back as far as the 13th or 14th centuries, Norwich's chalk mines
were dug to exploit the rich deposits of chalk and flint that run
from north west to south east across the county.
raw mineral was cooked in kilns, fired by charcoal, then coal and
new chalk and fuel was added to the top of the kiln in layers. The
end result - lime, was removed from the bottom.
lime was mixed with animal hair as a binding agent to form mortar
for construction. It
was also used on farmland, to improve the texture of the soil.
Lime dug in Norwich was sold in London with wherries carrying the
mineral down the River Yare to Great Yarmouth.
Norwich also has an underground reservoir - in
Lakenham, between Hall Road and City Road. The reservoir was built
by hand in 1871.
It normally holds a million gallons of water but
every five years it has to be emptied and cleaned - and when it
is empty you can see just what an amazing structure it is.
It is still in very good condition and the engineers
say it should last another 130 years without too much difficulty.
Hidden away in the heart of the Norfolk Broads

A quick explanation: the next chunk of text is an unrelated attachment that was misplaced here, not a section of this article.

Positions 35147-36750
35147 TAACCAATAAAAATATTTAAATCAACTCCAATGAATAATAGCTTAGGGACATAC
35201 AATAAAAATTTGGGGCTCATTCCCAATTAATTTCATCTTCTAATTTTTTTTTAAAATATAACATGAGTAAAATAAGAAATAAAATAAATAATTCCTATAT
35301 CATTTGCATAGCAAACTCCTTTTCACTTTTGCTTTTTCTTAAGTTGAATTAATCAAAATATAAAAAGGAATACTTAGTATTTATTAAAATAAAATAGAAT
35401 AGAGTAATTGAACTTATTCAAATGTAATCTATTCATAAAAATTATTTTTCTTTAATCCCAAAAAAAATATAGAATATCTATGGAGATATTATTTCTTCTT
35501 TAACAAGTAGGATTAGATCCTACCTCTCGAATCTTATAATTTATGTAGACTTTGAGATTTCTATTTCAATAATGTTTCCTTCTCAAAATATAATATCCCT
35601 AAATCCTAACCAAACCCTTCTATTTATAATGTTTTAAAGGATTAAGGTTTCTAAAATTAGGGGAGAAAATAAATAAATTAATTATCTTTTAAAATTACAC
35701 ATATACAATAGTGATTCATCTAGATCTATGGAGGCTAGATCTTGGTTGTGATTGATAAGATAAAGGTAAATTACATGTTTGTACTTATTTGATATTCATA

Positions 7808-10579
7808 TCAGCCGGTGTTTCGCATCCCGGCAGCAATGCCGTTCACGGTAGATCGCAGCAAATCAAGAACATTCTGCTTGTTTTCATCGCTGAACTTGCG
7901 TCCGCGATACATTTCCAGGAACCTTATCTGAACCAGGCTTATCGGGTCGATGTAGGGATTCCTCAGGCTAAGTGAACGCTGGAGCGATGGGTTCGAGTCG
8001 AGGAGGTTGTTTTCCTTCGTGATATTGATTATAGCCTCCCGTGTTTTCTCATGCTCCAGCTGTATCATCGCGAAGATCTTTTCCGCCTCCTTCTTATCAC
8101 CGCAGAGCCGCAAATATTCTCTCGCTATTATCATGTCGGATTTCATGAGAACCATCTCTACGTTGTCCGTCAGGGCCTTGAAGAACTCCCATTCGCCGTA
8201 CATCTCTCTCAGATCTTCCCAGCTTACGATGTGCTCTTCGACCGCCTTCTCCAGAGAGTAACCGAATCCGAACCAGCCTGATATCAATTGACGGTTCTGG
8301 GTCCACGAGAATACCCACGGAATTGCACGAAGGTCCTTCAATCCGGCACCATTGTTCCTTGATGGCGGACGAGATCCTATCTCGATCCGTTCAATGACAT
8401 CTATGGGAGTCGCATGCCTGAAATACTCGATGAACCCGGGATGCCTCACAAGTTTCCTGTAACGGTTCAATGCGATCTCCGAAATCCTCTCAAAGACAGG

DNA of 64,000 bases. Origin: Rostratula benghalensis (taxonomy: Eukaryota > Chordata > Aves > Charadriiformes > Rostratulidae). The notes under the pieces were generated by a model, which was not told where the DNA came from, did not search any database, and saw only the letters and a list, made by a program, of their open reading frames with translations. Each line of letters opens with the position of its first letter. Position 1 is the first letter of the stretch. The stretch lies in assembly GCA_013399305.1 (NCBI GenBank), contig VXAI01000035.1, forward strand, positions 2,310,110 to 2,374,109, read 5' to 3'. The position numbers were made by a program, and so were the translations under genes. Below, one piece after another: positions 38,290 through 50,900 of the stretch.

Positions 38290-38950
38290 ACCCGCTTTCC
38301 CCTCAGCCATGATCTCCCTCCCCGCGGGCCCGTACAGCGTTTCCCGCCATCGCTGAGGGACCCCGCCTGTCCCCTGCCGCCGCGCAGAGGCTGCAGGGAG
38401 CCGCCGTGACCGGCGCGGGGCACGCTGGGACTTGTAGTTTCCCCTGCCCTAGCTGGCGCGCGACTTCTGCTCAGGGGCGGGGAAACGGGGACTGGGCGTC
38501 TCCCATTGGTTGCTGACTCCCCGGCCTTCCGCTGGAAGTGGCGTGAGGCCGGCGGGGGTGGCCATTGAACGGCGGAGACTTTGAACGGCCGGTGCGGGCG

is a military base whose role used to be so secret, for many years
it didn't feature on any map.
People working in the bunker
Today the Ministry of Defence is more open about
the work done by the 500 staff at RAF Neatishead. In this underground
bunker they work around the clock monitoring Britain's airspace.
The station was set up to track enemy aircraft
during the Second World War. Later in the Cold War it monitored
Russian planes as they tested Britain's defences - if they came
too close, fighter aircraft would be scrambled from nearby RAF Coltishall
to chase them off.
You can learn more about the bunker at the Radar
Museum near Horning.
It was Neolithic miners who first dug flint out
from the chalk at Grimes Graves, near Thetford, some 4000 years
Named after the Devil's holes of the pagan god
Grim, the miners used the flint to make all kinds of blades, from
scrapers to axes and spear-heads.
Visitors can descend 10 metres (30 feet) by ladder
into one of the 300 excavated shafts.
Flint was also used with stone to create buildings.
In the 14th century, it began to be used decoratively in architecture.
The Guildhall in Norwich is an example of how flint was used for
By Sheila McKeown, a librarian at the Millennium Library in
Deep Down Underground, by Robert Crowther.
Walker Books 1998. ISBN 0744549450.
What are Caves? by Claire Llewellyn. Heinemann
2001, ISBN 0431024405.
You can get hold of these
books through your local library.
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